How to stop Meta from using some of your personal data to train generative AI models


Facebook users are now able to delete some personal information that can be used by the company in the training of generative artificial intelligence models.

Meta updated the Facebook help center resource section on its website this week to include a form titled “Generative AI Data Subject Rights,” which allows users to “submit requests related to your third party information being used for generative AI model training. The company added the tool to its website as generative AI technology has taken off in tech. Companies are creating advanced chatbots, and transforming simple text into sophisticated images and answers. Meta gives people the choice to view, edit or delete their personal data from the third-party sources that the company uses for its AI and large language models. The company claims that this type of information can be used as part of “billions” of pieces of data to train AI models which “use patterns and predictions to create new content.” Meta said that blog posts can include personal information, such as someone’s name and contact information. Meta stated that blog posts can contain personal information such as a person’s name or contact information. The form does not account for the user’s activities on Meta-owned sites, including Facebook comments and Instagram photos. A Meta spokesperson confirmed that the Llama 2 large language model was “not trained using Meta user data” and the company hasn’t launched Generative AI features for consumers on its systems. “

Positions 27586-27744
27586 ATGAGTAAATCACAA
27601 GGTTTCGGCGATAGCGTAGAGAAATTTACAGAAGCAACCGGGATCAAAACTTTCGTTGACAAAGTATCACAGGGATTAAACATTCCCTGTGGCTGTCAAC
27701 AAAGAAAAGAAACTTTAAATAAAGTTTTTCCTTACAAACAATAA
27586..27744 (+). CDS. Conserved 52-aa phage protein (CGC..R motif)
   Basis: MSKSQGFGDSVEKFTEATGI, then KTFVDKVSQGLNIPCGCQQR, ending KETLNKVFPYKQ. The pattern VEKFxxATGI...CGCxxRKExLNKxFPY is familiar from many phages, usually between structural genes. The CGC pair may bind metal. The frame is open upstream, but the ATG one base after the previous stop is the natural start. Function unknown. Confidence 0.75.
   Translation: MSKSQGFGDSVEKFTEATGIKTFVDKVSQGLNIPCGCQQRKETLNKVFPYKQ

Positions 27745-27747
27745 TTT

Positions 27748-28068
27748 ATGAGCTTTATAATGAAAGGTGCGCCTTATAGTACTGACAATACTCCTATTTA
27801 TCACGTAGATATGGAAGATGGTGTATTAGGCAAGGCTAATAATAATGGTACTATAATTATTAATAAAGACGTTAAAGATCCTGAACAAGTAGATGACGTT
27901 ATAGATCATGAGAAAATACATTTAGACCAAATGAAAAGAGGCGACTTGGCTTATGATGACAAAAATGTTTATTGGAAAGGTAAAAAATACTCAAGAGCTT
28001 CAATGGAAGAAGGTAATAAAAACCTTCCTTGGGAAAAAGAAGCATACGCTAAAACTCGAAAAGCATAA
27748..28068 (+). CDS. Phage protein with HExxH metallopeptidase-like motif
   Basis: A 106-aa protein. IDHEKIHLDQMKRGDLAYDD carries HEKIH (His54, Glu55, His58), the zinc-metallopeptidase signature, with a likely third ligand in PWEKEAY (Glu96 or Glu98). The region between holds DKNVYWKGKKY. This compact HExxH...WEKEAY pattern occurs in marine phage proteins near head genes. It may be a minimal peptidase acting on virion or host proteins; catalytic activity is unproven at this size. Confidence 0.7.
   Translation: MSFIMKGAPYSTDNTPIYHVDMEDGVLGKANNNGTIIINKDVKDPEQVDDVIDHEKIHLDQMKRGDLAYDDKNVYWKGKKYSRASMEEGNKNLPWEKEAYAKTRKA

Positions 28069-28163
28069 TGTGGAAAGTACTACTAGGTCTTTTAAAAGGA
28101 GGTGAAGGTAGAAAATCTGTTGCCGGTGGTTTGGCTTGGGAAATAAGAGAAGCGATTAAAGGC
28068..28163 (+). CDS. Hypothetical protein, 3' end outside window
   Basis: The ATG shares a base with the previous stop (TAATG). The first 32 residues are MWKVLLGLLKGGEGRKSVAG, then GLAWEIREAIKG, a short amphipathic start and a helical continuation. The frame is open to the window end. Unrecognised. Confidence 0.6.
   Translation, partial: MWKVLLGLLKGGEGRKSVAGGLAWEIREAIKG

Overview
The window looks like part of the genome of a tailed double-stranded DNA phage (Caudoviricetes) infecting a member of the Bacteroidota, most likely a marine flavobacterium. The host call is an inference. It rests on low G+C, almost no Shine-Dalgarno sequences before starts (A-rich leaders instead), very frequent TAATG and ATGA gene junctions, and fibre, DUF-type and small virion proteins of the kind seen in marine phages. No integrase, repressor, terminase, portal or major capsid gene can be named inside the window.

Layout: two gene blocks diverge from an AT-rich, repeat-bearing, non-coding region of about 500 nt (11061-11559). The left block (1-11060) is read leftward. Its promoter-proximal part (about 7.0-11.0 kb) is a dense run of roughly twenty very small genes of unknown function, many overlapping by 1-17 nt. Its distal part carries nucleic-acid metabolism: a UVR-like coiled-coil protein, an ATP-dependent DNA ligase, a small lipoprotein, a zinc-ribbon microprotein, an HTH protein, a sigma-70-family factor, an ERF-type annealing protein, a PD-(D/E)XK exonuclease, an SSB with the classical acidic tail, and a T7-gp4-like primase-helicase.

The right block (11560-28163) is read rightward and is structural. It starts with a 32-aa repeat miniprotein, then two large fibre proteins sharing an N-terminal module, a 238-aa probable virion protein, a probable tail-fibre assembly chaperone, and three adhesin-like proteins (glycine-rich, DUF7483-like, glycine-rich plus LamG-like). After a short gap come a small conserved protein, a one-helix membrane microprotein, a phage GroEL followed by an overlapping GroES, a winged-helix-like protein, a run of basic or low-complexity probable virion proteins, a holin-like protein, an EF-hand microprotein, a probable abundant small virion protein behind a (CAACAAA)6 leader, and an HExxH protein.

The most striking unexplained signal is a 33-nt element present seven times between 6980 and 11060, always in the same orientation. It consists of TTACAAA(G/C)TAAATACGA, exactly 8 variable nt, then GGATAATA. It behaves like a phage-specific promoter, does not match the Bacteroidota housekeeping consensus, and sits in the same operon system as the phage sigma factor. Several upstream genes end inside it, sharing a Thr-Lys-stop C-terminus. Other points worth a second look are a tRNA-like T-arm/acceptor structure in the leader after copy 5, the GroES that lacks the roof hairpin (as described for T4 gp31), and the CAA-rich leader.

“Depending on where people live, they may be able to exercise their data subject rights and object to certain data being used to train our AI models,” the spokesperson added, referring to various data privacy rules outside the U.S. that give consumers more control over how their personal data can be used by tech firms.

Like many tech peers, including


, OpenAI and Google parent


, Meta gathers enormous quantities of third-party data to train its models and related AI software.

“To train effective models to unlock these advancements, a significant amount of information is needed from publicly available and licensed sources,” Meta said in the blog post. The company said that using licensed data and public information is in its best interest. It also pledged to be transparent about how it processes this information. Recently, however, data privacy advocates have questioned how AI models are trained by aggregating large amounts of publicly-available information. The letter was sent to remind tech and social media companies that they must comply with various privacy and data protection laws across the globe. It also reminded them to protect the personal information that is accessible on their website from data scraping. ““Individuals can also take steps to protect their personal information from data scraping, and social media companies have a role to play in enabling users to engage with their services in a privacy protective manner,” the group said in the statement.Here’s how you can delete some of your Facebook data used for training generative AI models:Go to the “Generative AI Data Subject Rights” form on Meta’s privacy policy page about generative AI.Click the link for “Learn more and submit requests here. Choose from the three options Meta says best describes your concern or objection. The first option allows users to download or correct their personal data gathered from third-party data sources used for training generative AI models. The second option allows them to delete all of their personal data from the third-party sources that are used for training. Third option is available for those who “have another issue”. Some users have reported

that they are unable to complete the form due to what appears as a software bug. Some users have

that they’re unable to finish completing the form because of what appears to be a software bug.


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